Blood Journal
Leading the way in experimental and clinical research in hematology

miR-142-3p acts as an essential modulator of neutrophil development in zebrafish

  1. Hong-Bo Fan1,2,
  2. Yi-Jie Liu1,3,
  3. Lei Wang1,2,
  4. Ting-Ting Du1,2,
  5. Mei Dong1,2,
  6. Li Gao1,2,
  7. Zhao-Zheng Meng1,2,
  8. Yi Jin1,2,
  9. Yi Chen1,2,
  10. Min Deng1,2,
  11. Huang-Tian Yang1,2,
  12. Qing Jing1,2,
  13. Ai-Hua Gu4,
  14. Ting-Xi Liu1,2, and
  15. Yong Zhou1,2
  1. 1Key Laboratory of Stem Cell Biology and State Key Laboratory for Medical Genomics and Laboratory of Development and Diseases, Institute of Health Sciences, Shanghai Institutes for Biological Sciences, Chinese Academy of Sciences, and
  2. 2Shanghai Institute of Hematology, RuiJin Hospital, Shanghai Jiao Tong University School of Medicine, Shanghai, China;
  3. 3Department of Laboratory Medicine, Shanghai First People’s Hospital, Shanghai Jiao Tong University, Shanghai, China; and
  4. 4State Key Laboratory of Reproductive Medicine, Institute of Toxicology, School of Public Health, Nanjing Medical University, Nanjing, China

Key Points

  • The miR-142-3p double mutant zebrafish displayed aberrant neutrophil hypermaturation and homeostasis in myelopoiesis.

  • Abnormal activation of IFN-γ signaling mediated the impaired neutrophil development in miR-142-3p–deficient zebrafish.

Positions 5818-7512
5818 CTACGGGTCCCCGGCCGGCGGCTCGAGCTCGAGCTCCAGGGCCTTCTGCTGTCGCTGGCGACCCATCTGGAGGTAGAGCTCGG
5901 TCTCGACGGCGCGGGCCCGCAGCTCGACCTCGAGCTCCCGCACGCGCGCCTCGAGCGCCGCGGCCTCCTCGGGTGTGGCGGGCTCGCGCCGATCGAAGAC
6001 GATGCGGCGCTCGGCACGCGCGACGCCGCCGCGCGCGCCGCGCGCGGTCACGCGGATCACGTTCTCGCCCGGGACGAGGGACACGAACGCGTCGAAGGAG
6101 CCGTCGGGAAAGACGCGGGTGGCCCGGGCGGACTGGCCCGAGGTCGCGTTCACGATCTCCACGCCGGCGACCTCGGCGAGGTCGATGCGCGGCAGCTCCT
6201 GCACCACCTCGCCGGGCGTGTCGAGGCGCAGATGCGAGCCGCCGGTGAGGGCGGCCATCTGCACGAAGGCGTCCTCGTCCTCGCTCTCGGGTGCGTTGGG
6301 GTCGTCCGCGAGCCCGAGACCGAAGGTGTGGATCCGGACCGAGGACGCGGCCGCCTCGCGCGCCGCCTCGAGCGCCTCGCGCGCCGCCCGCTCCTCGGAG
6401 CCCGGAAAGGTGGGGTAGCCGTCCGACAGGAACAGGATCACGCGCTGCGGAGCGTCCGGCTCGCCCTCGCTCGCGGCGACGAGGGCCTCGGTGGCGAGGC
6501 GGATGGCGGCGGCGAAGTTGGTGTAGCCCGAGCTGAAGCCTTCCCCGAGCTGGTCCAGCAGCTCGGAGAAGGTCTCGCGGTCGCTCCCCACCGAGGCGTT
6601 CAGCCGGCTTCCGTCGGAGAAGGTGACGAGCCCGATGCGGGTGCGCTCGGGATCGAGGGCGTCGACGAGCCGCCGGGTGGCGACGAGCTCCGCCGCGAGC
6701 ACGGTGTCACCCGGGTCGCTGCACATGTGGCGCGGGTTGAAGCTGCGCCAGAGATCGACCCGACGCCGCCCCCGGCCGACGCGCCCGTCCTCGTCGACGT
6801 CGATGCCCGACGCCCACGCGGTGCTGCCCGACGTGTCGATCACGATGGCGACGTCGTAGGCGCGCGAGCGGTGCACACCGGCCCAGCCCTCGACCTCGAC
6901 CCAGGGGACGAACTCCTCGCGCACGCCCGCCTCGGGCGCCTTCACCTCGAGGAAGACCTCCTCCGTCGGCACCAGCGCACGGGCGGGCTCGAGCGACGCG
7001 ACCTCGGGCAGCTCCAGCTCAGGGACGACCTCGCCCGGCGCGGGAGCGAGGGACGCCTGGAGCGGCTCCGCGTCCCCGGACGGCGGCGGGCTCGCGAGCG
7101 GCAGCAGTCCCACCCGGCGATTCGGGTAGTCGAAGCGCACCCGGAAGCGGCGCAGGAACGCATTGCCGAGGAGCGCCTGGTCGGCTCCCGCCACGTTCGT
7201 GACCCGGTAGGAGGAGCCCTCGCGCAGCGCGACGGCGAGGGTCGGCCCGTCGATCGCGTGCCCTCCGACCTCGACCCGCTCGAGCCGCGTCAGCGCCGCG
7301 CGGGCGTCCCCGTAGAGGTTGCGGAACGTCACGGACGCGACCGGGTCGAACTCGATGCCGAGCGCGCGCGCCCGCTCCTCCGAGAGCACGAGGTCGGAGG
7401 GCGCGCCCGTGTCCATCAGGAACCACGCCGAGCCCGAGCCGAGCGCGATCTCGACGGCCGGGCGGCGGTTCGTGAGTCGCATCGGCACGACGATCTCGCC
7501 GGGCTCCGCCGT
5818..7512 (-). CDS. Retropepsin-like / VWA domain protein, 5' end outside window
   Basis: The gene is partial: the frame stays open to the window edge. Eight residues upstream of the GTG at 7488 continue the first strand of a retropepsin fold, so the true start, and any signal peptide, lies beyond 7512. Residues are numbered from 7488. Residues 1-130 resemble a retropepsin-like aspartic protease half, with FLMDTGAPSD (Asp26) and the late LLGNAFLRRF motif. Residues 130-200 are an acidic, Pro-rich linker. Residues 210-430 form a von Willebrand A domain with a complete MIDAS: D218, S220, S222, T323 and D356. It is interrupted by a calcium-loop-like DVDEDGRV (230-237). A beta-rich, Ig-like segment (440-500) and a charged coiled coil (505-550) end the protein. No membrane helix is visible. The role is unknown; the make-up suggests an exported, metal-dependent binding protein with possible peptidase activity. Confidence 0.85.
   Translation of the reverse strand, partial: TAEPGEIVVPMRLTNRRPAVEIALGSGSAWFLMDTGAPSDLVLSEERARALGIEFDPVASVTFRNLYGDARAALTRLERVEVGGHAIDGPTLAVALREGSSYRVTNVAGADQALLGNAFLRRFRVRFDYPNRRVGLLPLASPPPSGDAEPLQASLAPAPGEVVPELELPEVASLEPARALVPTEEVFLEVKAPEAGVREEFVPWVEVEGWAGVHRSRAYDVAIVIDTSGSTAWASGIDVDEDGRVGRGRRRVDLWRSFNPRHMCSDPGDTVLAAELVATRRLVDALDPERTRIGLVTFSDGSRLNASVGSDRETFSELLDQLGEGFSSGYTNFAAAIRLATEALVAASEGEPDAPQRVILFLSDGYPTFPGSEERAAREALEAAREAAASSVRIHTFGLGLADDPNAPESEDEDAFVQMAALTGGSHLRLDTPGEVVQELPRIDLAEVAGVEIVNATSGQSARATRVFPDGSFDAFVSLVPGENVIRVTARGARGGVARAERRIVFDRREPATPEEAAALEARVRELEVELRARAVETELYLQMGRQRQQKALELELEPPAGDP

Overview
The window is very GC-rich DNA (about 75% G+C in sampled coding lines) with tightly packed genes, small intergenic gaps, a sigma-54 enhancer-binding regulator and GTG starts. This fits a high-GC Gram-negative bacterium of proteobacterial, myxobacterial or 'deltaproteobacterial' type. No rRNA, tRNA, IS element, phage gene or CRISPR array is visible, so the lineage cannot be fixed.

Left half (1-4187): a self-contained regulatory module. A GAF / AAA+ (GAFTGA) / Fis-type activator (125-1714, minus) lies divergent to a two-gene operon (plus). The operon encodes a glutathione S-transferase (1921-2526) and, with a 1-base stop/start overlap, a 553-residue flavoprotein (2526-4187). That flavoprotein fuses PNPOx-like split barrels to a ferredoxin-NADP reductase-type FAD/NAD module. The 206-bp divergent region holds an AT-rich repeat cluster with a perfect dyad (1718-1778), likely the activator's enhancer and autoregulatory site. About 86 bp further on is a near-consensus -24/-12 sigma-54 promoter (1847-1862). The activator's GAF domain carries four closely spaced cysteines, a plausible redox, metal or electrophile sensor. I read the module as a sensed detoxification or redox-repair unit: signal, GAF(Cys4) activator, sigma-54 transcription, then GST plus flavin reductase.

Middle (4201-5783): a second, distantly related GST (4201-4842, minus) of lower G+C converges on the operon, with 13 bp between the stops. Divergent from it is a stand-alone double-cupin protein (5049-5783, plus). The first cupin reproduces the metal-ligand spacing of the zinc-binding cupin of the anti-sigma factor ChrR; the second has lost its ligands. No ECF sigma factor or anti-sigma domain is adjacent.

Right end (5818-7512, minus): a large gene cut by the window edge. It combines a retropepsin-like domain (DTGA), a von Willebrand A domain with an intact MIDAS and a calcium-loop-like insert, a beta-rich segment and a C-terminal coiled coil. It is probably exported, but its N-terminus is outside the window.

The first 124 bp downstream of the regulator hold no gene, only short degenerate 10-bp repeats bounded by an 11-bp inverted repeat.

Abstract

Neutrophils play critical roles in vertebrate innate immune responses. As an emerging regulator in normal myelopoiesis, the precise roles of microRNA in the development of neutrophils have yet to be clarified. Using zinc-finger nucleases, we have successfully generated heritable mutations in miR-142a and miR-142b and showed that hematopoietic-specific miR-142-3p is completely deleted in miR-142 double mutant zebrafish. The lack of miR-142-3p resulted in aberrant reduction and hypermaturation of neutrophils in definitive myelopoiesis, as well as impaired inflammatory migration of neutrophils in the fetal stage. Furthermore, the adult myelopoiesis in the miR-142-3p–deficient zebrafish was also affected, producing irregular hypermature neutrophils with increased cell size and a decreased nucleocytoplasmic ratio. Additionally, miR-142-3p–deficient zebrafish are expected to develop a chronic failure of myelopoiesis with age. Transcriptome analysis showed an aberrant activation of the interferon γ (IFN-γ) signaling pathway in myelomonocytes after miR-142-3p deletion. We found that the reduced number and hypermaturation of neutrophils caused by loss of miR-142-3p was mainly mediated by the abnormally activated IFN-γ signaling, especially the upregulation of stat1a and irf1b. Taken together, we uncovered a novel role of miR-142-3p in maintaining normal neutrophil development and maturation.

  • Submitted December 17, 2013.
  • Accepted June 19, 2014.
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